Frankly, arguments against female-led properties because they’re female-led are idiotic. It doesn’t matter how you spin them, they are bygone opinions that deserve condemnation. Hoping a film doesn’t succeed just because there’s a woman up the front works against not only female-led films but film in general. Creativity comes from an abundance of differing viewpoints, different ways of looking at things. Stifling this creativity – even without knowingly doing so – will result in less quality and more bland, uninteresting material. The lack of female directors in Hollywood (and indeed, in most film and television industries globally) is something keenly felt even now, although the tide is turning thanks to continual public pressure. The vaunted Academy of Motion Pictures has adjusted their intake of members to include more people of minority races, in order to offer a broader spectrum of ideas and concerns within its base. Change is happening; you might not like it but, like climate change, you cannot avoid it.

The success of Wonder Woman and the near universal acclaim with which the film has been met is not just boundary shattering but precedent setting. One can no longer claim female superheroes aren’t popular, or worthwhile in their own films. Jenkins’ film has usurped that condescending argument wholeheartedly. One suspects that Hollywood is taking notice of it, and will watch the arrival of Captain Marvel in a couple of years with great interest. Hollywood’s motivations for this will hardly be altruistic, because there’s a shit-ton of money to be made here. Remember, once Hollywood sees a great idea that works, it mines that idea in future films until the viewing public has had enough.

Tapping into female audiences in a way that brings the studios financial gain has been either avoided or overlooked, much to their erroneous judgement. The shift in thinking, brought about by an increase in strong, visible female lead characters and crystallised in Wonder Woman’s blistering box-office take, is long overdue, and one suspects we’re about to head into a golden age of blockbuster entertainment that’ll give us all something to cheer about. After all, better films and stronger characters – male or female – can’t be a bad thing, can it?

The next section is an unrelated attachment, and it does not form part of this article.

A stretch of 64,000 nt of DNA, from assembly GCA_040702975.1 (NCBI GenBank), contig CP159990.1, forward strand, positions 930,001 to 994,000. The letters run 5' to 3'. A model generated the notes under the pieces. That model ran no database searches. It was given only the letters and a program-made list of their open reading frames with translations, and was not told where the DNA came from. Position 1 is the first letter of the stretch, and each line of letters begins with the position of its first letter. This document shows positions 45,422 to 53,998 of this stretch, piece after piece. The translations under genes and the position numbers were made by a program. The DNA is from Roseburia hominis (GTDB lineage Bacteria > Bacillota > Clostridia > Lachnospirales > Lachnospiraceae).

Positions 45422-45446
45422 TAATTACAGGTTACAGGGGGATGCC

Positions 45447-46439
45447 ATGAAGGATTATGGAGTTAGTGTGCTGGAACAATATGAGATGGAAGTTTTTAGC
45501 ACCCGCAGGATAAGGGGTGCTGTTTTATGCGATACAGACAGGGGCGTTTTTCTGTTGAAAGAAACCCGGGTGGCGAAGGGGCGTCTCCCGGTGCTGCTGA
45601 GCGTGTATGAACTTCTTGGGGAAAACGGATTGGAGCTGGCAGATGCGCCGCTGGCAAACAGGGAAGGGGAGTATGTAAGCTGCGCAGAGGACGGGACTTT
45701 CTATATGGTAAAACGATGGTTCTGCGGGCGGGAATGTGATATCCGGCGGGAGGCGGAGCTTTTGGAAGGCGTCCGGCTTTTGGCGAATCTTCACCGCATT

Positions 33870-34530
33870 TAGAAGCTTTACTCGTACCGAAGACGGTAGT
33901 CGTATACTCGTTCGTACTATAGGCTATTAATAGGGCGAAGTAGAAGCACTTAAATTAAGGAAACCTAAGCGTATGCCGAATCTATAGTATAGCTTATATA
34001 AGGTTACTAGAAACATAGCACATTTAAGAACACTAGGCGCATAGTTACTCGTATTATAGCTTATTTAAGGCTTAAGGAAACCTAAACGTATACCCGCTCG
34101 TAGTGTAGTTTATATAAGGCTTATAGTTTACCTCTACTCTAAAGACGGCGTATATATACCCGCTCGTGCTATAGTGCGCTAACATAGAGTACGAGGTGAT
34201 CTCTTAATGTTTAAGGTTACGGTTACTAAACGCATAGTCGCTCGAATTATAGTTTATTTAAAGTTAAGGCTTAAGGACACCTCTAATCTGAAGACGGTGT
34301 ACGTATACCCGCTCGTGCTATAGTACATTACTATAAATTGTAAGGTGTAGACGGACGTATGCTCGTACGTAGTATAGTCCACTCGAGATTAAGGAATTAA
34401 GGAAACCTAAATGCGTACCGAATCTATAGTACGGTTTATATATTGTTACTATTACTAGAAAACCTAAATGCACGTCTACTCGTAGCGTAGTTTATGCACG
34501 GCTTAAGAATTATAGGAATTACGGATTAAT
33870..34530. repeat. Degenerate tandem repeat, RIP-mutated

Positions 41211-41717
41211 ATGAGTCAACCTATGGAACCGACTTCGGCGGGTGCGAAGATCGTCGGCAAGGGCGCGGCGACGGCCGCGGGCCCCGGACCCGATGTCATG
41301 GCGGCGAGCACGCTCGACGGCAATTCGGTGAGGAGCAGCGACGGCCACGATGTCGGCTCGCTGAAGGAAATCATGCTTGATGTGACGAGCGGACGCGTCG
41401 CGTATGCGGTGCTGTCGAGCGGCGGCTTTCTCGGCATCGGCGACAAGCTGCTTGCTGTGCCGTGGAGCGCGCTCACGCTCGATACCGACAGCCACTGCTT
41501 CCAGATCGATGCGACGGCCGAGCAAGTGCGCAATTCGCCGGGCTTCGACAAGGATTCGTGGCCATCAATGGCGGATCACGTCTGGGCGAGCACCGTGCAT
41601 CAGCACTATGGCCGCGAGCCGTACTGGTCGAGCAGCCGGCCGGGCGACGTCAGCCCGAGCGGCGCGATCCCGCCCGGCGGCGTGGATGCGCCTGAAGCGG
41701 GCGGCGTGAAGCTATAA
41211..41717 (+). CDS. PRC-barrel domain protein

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4 thoughts on “A Wondrous Woman: Shattering Expectations

  1. Representation in film is something I’m very passionate about. The world is such a kaleidoscope that diversity can’t be seen as some buzzword to appease the masses, it needs to be the norm. I think the problem that a lot of people have is that they think that if women want more roles, they should simply just create original content that features female leads. I definitely support original content but I think this argument is rather superficial because it neglects the fact that many heroes are male only because that was the status quo for so long. There’s a huge chunk of cinema that was withheld from people of colour, women, the LGBT community simply because heroes had to be white males. So I support original content like Wonder Woman and a possible Black Widow film but I’m also all for remakes with gender switches.

    1. I’m less enthusiastic about female-switched-remakes, as I find that to be a slippery slope between creatively vacuous dollar-hunting and actual, legitimate artistry. I am all for a lot more female led properties being devised but if you’re simply going to take a successful male-driven property (like Ghostbusters or Ocean’s 11) and do it with women as some kind of equalising propaganda, I think you’ll fail more often than not. Strong female properties aren’t limited unless Hollywood chooses to make them so – fans have been clamouring for a Black Widow solo film since Avengers came out, and we got a silly Ghost In The Shell remake. Wonder Woman’s success buoys me for the Captain Marvel film in a few years, too, but we’re still waiting for the male-driven Mary Poppins film I had hoped would eventuate, Mark Poppins.

  2. “Hoping a film doesn’t succeed just because there’s a woman up the front works against not only female-led films but film in general.”

    Amen to this, and the entire article. Great post!